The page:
US among governments that may thwart UN reforms
Oxfam: United States among governments that may thwart chance for major UN reforms – New Zealand must act
The Prime Minister Helen Clark must stand up to the United States and other opponents of reform in key talks this week to try to save the biggest meeting of world leaders, the UN World Summit, from failure.
The United States, with a group of countries called the Non-Aligned Movement (NAM), could end the chance to effectively reform the United Nations by demanding last minute and sweeping changes during negotiations before the UN World Summit.
International agency Oxfam warned that New Zealand must try to prevent the United States’ suggestion on major cuts to agreements on reducing poverty and stopping future genocides from being adopted. It must also stand up to the Non-Aligned Movement that is attempting to block the measure on protecting civilians facing genocide or mass killing.
Just two weeks before the September 14-16 Summit, a core group of governments including New Zealand has been selected by General Assembly president Jean Ping of Gabon to try to save negotiations on the outcome document for the Summit.
The gathering of world leaders is a crucial chance for countries to commit to ending the terrible poverty, injustice and suffering that kill millions of people every year, as well as to implement reforms to improve the operations of the United Nations. However, the historic chance to reform the United Nations was slipping away as countries squabbled and refused to find common ground, said Barry Coates, Executive Director of Oxfam New Zealand.
“The crucial chance to implement measures to help stop future genocides or brutal mass killings and to agree reforms to the United Nations are down to the wire,” said Coates. “New Zealand is a key negotiator and must play a role in saving the United Nations summit.”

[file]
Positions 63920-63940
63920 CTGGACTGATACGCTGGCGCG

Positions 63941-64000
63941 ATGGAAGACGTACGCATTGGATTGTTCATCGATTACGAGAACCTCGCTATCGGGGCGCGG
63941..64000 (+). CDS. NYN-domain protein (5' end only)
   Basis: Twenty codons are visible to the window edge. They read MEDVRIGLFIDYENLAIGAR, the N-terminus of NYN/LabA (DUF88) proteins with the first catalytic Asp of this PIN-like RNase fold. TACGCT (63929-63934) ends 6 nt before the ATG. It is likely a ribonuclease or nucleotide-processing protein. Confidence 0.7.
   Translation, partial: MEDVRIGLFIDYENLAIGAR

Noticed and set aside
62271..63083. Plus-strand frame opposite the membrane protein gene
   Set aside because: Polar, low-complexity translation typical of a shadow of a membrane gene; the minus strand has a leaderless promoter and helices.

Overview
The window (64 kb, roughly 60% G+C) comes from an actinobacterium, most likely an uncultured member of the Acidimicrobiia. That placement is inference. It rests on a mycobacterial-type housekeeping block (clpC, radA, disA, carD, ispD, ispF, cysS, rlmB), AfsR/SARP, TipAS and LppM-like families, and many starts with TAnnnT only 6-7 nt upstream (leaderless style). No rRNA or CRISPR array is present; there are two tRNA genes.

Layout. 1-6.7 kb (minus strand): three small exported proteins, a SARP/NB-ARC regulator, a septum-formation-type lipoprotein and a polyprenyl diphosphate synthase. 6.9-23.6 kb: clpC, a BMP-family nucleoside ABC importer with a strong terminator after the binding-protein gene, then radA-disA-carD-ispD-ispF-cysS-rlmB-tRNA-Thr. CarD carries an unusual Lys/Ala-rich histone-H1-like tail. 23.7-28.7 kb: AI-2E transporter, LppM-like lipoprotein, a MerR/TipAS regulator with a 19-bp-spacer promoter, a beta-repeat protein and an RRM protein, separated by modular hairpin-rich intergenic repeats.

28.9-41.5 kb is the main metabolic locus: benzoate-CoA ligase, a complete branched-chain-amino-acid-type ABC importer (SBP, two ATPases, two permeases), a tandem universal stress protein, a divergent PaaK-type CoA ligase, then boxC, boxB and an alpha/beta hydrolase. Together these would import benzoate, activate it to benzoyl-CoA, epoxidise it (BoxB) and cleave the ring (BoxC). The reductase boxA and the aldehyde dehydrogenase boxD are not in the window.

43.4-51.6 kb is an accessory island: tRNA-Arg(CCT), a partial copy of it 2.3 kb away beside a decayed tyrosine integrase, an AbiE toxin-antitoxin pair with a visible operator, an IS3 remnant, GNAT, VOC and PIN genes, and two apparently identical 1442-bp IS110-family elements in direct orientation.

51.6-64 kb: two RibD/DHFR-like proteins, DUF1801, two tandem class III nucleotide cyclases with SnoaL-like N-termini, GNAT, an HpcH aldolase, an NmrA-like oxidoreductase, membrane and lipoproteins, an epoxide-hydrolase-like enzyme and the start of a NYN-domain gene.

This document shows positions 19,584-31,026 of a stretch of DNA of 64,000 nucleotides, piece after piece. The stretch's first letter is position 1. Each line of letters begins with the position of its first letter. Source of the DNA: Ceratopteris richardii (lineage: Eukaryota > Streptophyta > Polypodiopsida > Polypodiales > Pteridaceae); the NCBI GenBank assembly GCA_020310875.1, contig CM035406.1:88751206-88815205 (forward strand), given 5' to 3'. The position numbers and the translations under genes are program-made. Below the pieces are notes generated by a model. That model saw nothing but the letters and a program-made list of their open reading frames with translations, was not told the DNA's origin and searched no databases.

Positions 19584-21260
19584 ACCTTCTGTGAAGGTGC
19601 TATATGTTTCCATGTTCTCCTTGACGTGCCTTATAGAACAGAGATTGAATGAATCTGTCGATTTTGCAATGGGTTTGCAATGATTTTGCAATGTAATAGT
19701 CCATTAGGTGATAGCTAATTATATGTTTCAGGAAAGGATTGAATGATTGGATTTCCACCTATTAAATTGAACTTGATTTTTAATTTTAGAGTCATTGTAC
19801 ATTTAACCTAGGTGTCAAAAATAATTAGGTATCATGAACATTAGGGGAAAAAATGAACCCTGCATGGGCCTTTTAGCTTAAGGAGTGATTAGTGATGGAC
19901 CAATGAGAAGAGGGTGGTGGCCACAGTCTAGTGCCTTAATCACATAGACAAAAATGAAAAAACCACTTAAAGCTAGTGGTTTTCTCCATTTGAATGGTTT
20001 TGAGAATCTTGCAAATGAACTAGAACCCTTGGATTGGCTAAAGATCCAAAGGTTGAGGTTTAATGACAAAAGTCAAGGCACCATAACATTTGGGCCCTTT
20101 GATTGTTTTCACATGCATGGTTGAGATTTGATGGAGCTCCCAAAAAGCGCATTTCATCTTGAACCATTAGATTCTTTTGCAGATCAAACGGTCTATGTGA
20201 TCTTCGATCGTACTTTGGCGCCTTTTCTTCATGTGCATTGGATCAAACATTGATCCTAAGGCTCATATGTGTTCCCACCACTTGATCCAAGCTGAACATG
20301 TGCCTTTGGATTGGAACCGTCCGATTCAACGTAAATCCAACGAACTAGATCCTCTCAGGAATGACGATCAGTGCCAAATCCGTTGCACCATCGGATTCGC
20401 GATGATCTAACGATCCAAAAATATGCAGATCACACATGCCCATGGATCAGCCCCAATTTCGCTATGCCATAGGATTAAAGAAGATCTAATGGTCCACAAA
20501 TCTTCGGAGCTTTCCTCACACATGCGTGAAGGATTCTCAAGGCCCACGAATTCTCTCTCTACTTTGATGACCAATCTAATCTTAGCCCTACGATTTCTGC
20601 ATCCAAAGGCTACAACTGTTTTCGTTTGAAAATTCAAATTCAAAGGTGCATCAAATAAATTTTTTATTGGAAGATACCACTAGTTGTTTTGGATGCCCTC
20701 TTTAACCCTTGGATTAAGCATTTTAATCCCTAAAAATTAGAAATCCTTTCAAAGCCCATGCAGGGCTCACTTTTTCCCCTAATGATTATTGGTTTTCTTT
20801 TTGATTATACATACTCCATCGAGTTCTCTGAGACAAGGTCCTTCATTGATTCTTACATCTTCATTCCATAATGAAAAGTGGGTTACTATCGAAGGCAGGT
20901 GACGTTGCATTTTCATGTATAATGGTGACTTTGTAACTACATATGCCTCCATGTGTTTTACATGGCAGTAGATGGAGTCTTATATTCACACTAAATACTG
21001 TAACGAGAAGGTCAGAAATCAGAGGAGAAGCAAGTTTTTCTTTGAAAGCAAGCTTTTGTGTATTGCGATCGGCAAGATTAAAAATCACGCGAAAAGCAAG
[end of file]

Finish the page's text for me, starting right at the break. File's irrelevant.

The United States has proposed major changes to the current draft outcome document, including some that would substantially weaken wording on all governments’ “responsibility to protect civilians” in cases of mass killing such as the Rwandan genocide. The US has also proposed cutting wording on poverty reduction, including on overseas development aid, education and debt relief, and removing the term “Millennium Development Goals” – the internationally agreed upon targets for halving world poverty. The United Sates also wants to cut references to small arms controls from the outcome document.
The NAM is fiercely opposing the current draft measure on the “responsibility to protect” civilians, despite the measure’s potential to save millions of lives, claiming it compromises the sovereignty of individual states. The NAM is reportedly also refusing to agree to reforms to UN management and personnel systems. The NAM is composed of 115 developing country governments which include Malaysia, India, Pakistan, Venezuela, Egypt, Cuba, Iran, and Syria. Russia is also among those governments keen to weaken wording on the responsibility to protect civilians.
If endorsed in its current form, the commitment on protection would establish a new international norm, specifically that: states share the “responsibility to take collective action in a timely and decisive manner” to protect civilians facing grave atrocities like genocide, ethnic cleansing, crimes against humanity and war crimes when the government of the people concerned is unwilling or unable to do so. /END